Another Gay Museum planned


Tim and Mitchell Gold | John McDonnell/Washington Post | 14306

Former Smithsonian researcher Tim Gold and his husband Mitchell (pictured) are raising money and collecting artifacts to open a national history museum to tell the stories of LGBT Americans at a time when gay rights were frequently a matter of political and cultural debate.

Although the project is years away from having a door to open, it has attracted the support of the Arcus Foundation, which promotes LGBT equality, and individual donors. Contributors provided $300,000 to get the campaign started, and Tim Gold needs $50 million to $100 million to open and operate the museum.

Its 40-page strategic plan, titled “Here I Am,” explores stories of gay men and lesbians and their searches for identity, among them lesbian performers at Harlem blues clubs in the 1920s, young demonstrators from the 1969 Stonewall riots in New York, and John Fryer, a gay psychiatrist who advocated for homosexuality to be delisted as a mental illness in 1972.

With the backing of his wealthy husband, who co-founded the $100 million home furnishing company Mitchell Gold + Bob Williams, Tim Gold has been travelling the country acquiring artifacts from gay rights activists and their families, often explaining his project in their living rooms, then following them to pick through boxes in their attics.

There are protest signs from demonstrations nationwide. There is a filmstrip of a 1970 gay pride parade in New York, which Gold serendipitously found buried in a case of gay porn contributed by the Museum of Sex. (“You can’t know what future generations are going to want to watch,” he said.)

There is the violin and music stand owned by Tyler Clementi, a Rutgers University freshman who committed suicide in 2010 after a video of him kissing another man was posted on the Internet.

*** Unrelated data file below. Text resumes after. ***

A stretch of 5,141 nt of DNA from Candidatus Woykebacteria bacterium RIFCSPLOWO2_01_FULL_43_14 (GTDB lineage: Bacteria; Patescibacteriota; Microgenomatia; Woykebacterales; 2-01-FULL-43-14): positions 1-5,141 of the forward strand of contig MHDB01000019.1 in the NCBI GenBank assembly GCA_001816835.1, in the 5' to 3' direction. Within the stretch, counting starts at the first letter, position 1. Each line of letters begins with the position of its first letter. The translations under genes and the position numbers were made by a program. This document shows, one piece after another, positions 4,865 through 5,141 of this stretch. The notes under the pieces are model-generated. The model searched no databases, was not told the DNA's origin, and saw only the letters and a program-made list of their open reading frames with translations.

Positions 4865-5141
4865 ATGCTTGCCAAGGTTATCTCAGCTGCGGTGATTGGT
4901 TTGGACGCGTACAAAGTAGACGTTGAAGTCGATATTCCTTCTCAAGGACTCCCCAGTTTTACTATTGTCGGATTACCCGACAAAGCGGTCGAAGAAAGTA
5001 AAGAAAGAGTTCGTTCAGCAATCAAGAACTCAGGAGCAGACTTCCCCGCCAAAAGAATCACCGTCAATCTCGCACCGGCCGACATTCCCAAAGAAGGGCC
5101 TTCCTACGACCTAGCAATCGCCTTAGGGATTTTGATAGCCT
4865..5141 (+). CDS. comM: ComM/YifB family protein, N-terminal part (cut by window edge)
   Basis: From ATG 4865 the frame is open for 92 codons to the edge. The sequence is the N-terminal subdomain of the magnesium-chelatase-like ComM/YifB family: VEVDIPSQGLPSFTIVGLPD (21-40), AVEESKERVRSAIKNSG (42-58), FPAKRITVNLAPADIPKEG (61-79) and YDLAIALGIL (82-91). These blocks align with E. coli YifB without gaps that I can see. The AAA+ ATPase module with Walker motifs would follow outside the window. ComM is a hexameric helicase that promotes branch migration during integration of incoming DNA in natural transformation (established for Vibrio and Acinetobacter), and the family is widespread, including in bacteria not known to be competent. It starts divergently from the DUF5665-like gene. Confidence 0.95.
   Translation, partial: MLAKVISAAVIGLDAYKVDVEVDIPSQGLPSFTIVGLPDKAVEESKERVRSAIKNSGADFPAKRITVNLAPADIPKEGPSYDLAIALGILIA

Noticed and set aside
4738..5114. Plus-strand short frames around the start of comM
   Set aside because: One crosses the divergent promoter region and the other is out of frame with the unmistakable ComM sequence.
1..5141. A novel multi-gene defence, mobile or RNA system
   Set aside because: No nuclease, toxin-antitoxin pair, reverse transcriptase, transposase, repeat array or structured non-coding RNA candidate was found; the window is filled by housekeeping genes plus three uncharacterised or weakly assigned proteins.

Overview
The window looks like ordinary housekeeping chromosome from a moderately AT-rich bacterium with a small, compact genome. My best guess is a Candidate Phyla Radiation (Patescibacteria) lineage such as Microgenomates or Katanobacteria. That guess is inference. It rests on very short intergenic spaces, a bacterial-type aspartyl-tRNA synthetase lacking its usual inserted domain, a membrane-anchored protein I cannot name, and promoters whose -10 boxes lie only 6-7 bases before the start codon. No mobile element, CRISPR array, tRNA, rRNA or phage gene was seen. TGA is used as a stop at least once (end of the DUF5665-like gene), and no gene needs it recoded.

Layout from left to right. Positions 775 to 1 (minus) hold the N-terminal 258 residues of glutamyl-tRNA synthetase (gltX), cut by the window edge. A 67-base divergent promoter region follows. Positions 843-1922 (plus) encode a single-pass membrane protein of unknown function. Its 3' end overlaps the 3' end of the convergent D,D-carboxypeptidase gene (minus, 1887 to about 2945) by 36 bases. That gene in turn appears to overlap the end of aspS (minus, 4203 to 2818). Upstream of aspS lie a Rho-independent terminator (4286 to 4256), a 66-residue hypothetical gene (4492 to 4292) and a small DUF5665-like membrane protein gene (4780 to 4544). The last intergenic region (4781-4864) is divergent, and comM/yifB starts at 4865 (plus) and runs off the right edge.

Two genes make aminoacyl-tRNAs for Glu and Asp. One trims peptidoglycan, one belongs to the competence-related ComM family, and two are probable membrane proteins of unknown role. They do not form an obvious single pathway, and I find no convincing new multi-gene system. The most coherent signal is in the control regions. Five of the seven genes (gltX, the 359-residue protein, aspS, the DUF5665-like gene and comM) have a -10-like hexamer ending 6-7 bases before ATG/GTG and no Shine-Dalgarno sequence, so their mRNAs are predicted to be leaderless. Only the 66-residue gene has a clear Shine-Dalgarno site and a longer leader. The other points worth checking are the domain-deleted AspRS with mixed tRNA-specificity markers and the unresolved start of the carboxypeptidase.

In all, Gold has 5,000 items stored in a climate-controlled warehouse in Forestville, Maryland.



National Aids Manual



Uncredited photographer/Aidsmap | 14307

The National Aids Manual was founded in 1987 by Peter Scott, of the London Lesbian and Gay Switchboard. The initial onset of the pandemic caused confusion and panic, with irrational reactions to the disease. There was a need for a calm and factual source of reliable information about the condition both for those affected by it or treating it, and for the general public, so that things could calm down. The Manual quickly became the UK’s primary source of HIV information.

At first the ‘Manual’ was a huge ring binder containing all the available information on HIV and AIDS and treatments.

There is now a web based information and news service.


Act Up



NIH | 14308

Act Up (Aids Coalition to Unleash Power) began in 1987 in New York. Larry Kramer addressed a meeting there and urged more action on fighting AIDS. Kramer criticised the Gay Men’s Health Crisis, which he regarded as politically impotent. (Kramer had co-founded the GMHC but had resigned from its board of directors in 1983.) He asked the audience: “Do we want to start a new organization devoted to political action?” The answer was “a resounding yes.” Approximately 300 people met two days later to form ACT UP.

Act Up was deliberately organised on leaderless and almost anarchic lines as a committee-structured network of activists. Non-violent direct action, often using vocal demonstrations and dramatic acts of civil disobedience, were used to focus attention on the crucial issues of the AIDS crisis.


San Francisco activists David Stern, Camo, who only went by one name at the time, and Michael Ryan participate in the successful shut down of the national Food and Drug Administration headquarters on October 11, 1988 in Rockville, Maryland. Stern and Ryan have since died | Rick Gerharter/Bay Area Reporter | 14309

A number of events and pickets were held, the most famous being on October 11, 1988 when it successfully shut down the Food & Drug Administration for a day, in which might have been the largest such demonstration since the Vietnam War.

Act Up is still operational.